Lloyds Q2 Results: Exceptionally Well-Positioned To Withstand Brexit Uncertainty

| About: Lloyds Banking (LYG)


Lloyds reported Q2 results.

Given margins resilience, a de-risked business model and strong organic capital generation, we think Lloyds is well-positioned to withstand Brexit uncertainty.

The shares offer a dividend yield of 6% - we think there is an upside risk to the dividend and scope for buybacks.

Lloyds (NYSE:LYG) published Q2 results. Our takeaways were as following.

A pick-up in NIM was the key positive takeaway

Stronger NIM was driven by improvements in deposit margins and lower funding costs. Margin resilience in a low-to-zero interest rate environment is an achievement and in contrast to European peers where NIMs have come under significant pressure.

The market currently expects a 25bps cut by the Bank of England. While lower interest rates would be a drag for the bank's interest income, we think Lloyds will be able to protect its margins going forward, thanks to its fixed-rate retail deposit book of around GBP50bn (~12% of Lloyds' total deposit book), which still pays customers around 2%. This could be repriced down, in our view.

In addition, 2016 guidance for NIM of 2.7% has been reaffirmed.

Source: Company data

Source: SG Investment Research

A de-risked business model

Lloyds has significantly de-risked its business model over the past five years. Its average mortgage loan-to-value ratio printed at 43% in Q216 vs. 56% in 2010, with less than 1% of mortgages with an LTV>100% and only 9% with an LTV>80%.

Source: Company data

Source: Company data

The below chart shows that Lloyds' mortgage book with an LTV of over 80% has fallen from 647% of the bank's tangible equity down to 70%.

Source: SG Investment Research

Asset quality remains strong

Source: Company data

Lower guidance on organic capital generation

The bank cut its 2016 capital-generation target to 200bps from 160bps. According to the press release, "the impact on the Group of the referendum is dependent on economic and political outcomes which remain uncertain, however we now expect to generate around 160 basis points of CET1 capital in 2016 pre dividend, due to the impact of the EU referendum, in particular the effect of FX rates on RWAs."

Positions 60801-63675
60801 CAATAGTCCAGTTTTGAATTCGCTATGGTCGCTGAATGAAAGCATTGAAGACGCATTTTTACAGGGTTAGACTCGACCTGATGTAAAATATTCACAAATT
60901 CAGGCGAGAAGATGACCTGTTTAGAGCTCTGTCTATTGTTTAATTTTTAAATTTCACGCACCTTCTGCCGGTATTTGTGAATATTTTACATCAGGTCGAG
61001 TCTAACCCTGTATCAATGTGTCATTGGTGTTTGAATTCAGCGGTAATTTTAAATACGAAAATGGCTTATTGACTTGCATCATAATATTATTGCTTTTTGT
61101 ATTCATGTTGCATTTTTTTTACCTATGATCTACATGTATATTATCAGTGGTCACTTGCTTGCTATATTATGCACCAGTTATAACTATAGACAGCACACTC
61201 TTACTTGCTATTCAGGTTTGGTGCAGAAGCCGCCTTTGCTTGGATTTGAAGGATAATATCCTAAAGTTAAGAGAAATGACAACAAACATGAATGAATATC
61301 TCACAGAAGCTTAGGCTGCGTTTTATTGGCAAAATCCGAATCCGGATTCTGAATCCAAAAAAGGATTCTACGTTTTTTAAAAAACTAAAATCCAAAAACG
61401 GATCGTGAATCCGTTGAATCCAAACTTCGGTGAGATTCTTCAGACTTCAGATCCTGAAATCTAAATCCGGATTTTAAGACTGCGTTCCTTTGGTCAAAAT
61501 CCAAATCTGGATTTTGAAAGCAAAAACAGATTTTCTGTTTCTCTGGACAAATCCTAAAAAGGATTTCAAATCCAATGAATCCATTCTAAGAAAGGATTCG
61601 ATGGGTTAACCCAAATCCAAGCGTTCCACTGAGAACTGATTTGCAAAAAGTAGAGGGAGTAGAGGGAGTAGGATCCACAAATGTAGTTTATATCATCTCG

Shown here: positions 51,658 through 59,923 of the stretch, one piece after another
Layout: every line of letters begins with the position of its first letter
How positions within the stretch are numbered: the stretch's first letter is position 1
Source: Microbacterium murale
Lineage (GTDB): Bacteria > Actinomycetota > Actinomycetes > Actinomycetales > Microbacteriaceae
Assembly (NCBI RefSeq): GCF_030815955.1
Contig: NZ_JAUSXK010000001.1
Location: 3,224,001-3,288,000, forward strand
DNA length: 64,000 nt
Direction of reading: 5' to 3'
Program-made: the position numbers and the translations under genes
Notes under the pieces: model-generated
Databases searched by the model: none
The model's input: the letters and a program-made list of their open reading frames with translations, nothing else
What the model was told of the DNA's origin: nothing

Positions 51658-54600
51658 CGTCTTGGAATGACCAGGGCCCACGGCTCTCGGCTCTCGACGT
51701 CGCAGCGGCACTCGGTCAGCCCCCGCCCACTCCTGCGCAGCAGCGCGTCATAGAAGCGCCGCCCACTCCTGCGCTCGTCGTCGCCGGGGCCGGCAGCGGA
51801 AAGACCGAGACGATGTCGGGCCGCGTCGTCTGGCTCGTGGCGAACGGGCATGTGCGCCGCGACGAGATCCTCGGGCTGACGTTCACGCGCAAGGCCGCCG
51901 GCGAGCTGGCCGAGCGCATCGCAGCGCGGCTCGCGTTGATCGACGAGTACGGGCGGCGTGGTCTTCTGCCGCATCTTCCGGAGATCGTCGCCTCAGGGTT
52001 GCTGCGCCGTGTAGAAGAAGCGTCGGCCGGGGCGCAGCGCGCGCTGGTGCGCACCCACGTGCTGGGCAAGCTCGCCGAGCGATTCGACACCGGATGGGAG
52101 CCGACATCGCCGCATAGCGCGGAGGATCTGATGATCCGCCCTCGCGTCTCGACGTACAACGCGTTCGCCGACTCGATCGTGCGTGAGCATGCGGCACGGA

However, Lloyds reaffirmed the payout ratio and its progressive dividend policy. While lower guidance on capital generation is certainly a disappointment, we note that Lloyds has a very strong starting point - CT1 generation of 200 bps per annum. We think that capital build-up of 160 bps per annum still gives Lloyds good scope to withstand Brexit uncertainty and return capital to shareholders.

Lloyds' CET1 printed at 13% in Q216. It is one of the highest CET1 ratios amongst European banks.

Liquidity is not an issue

Lloyds has significantly improved its liquidity ratios over the past five years.

Source: Company data

In addition, the Bank of England has several instruments to deal with any liquidity/funding issues that may arise at Lloyds:

  • The regular monthly market-wide Indexed Long-Term Repo (ILTR) operations are aimed at banks, building societies and broker-dealers with a predictable need for liquid assets. The ILTR provides consistent six-month committed liquidity, at cheaper (auction-determined) rates, and against the full range of eligible SMF collateral.
  • The Contingent Term Repo Facility (CTRF) is a contingency liquidity facility that the Bank can activate in response to actual or prospective market-wide stress of an exceptional nature. The CTRF enables the Bank to provide additional sterling liquidity to banks, building societies and broker-dealers against the full range of eligible collateral.
  • The bilateral on-demand Discount Window Facility (DWF) is aimed at SMF participants experiencing a firm-specific or market-wide shock. It allows participants to borrow highly liquid assets in return for less liquid collateral in potentially a large size and for a variable term.

Still in the value territory

Lloyds trades at 15% discount to the sector's regression line.

Source: Bloomberg, Renaissance Research

Source: Bloomberg, Renaissance Research

Bottom line: Given margins' resilience, a de-risked business model and strong organic capital generation, we think Lloyds is well-positioned to withstand Brexit uncertainty. The shares offer a dividend yield of 6% - we think there is an upside risk to the dividends and scope for buybacks.

Disclosure: I am/we are long LYG.

I wrote this article myself, and it expresses my own opinions. I am not receiving compensation for it (other than from Seeking Alpha). I have no business relationship with any company whose stock is mentioned in this article.

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Tagged: , Foreign Money Center Banks, Earnings, United Kingdom
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